In order to effectively treat alcohol dependency, we must first understand the root cause. Is it a disease imposed on us by our genetic makeup? Is it triggered by chemical imbalances or psychological disorders? Or, could it be that early experiences and environment are to blame? According to a recent study published in the journal Alcoholism: Clinical and Experimental Research, unresolved issues from childhood do, in fact, contribute to adult alcohol dependence.

This study, performed by a team of researchers at the National Institute on Alcohol Abuse and Alcoholism, compared 280 patients seeking treatment for alcohol dependence with 137 randomly-selected volunteers. The “non-drinking group” didn’t avoid alcohol completely – some drank more and some drank less, but on average they’d had a total of 205 drinks in the past 90 days, or about 2.3 drinks per day. In comparison, members of the “drinking” group consumed 1106 drinks over the previous 90 days, or about 12.3 drinks per day.

Of the drinking group, nearly half responded that they had experienced emotional abuse. The non-drinking group? Only 7.3 percent. Not surprisingly, rates of reported physical and sexual abuse were also higher within the drinking group.

The poet Charles Bukowski once wrote, “Drinking is an emotional thing,” and Edgar Allen Poe attributed his drug use to,  “ . . . the desperate attempt to escape from torturing memories.” Today’s science supports what these artists understood intuitively: adults with unresolved emotional wounds are more likely to struggle with dependence.

But the fact of childhood abuse leading to alcohol dependence wasn’t the only metric  measured within this study. Researchers also utilized a test called the Childhood Trauma Questionnaire to explore the severity of abuse and dependence. The resulting data illustrates the theory that emotional abuse leads to alcohol dependence — moreover, the more severe the childhood abuse, the more drinks the person consumed as an adult. This reinforces the idea that for many, drinking is used as a coping mechanism to avoid feelings of sadness, rage, stress or other psychological conditions that cause discomfort. Alcohol is an escape.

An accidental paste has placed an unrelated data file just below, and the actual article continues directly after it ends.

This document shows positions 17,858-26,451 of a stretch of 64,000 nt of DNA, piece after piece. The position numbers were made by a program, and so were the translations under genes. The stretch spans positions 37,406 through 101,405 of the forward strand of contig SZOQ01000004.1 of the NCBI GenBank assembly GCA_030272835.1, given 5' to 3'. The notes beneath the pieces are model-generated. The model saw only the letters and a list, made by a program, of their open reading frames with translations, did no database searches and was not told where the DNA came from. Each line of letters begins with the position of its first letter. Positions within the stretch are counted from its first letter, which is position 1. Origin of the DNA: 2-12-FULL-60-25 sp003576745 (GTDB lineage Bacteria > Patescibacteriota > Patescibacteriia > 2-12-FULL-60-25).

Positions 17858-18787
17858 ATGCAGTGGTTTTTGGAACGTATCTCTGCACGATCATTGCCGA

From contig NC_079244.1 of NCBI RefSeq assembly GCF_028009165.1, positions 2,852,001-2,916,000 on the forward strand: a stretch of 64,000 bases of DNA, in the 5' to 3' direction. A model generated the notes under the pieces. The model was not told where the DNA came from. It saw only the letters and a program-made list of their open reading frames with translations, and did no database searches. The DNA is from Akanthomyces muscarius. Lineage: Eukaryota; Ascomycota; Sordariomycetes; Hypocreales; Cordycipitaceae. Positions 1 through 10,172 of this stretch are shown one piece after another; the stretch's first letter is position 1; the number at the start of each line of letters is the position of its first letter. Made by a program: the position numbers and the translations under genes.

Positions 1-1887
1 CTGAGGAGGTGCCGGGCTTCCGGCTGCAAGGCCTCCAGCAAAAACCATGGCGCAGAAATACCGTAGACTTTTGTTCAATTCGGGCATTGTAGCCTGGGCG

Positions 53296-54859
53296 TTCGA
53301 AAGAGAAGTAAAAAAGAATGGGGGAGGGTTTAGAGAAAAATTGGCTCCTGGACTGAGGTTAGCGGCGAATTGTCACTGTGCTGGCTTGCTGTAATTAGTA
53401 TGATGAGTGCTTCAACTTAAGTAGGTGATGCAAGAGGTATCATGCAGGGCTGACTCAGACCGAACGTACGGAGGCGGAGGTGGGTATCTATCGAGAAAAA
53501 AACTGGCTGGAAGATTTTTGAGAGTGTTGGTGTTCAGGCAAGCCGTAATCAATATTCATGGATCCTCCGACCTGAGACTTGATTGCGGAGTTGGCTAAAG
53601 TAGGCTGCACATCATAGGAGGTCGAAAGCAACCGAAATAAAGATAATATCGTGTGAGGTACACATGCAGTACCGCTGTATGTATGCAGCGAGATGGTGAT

Thankfully, this study doesn’t just uncover the cause of dependency  —  it also provides us with the solution. For years doctors and therapists have believed alcohol addiction itself to be the problem, when in actuality it is a symptom of a deeper underlying issue. In my experience, the most effective treatment method is one that focuses on healing the root causes of alcohol dependency, and this research is very helpful in illustrating just that point. The authors write, “Our data suggest that alcoholics with histories of childhood abuse may benefit from tailored treatment approaches that incorporate a focus on the long-term effects of childhood abuse and resulting psychiatric and psychosocial needs.”

Clearly, as this study shows, it’s more than just the current circumstances of life that result in alcohol abuse; rather it’s the events of the past which generate the whirlpool of dependence. Once past trauma has been cleared and healed, the road to sobriety is more smoothly paved.


Pax Prentiss is CEO of Passages Addiction Treatment Centers, author of the book The Alcoholism and Addiction Cure, and a 12-year survivor of heroin, cocaine and alcohol abuse. Join Pax on Facebook and on Twitter @passagesrehab.

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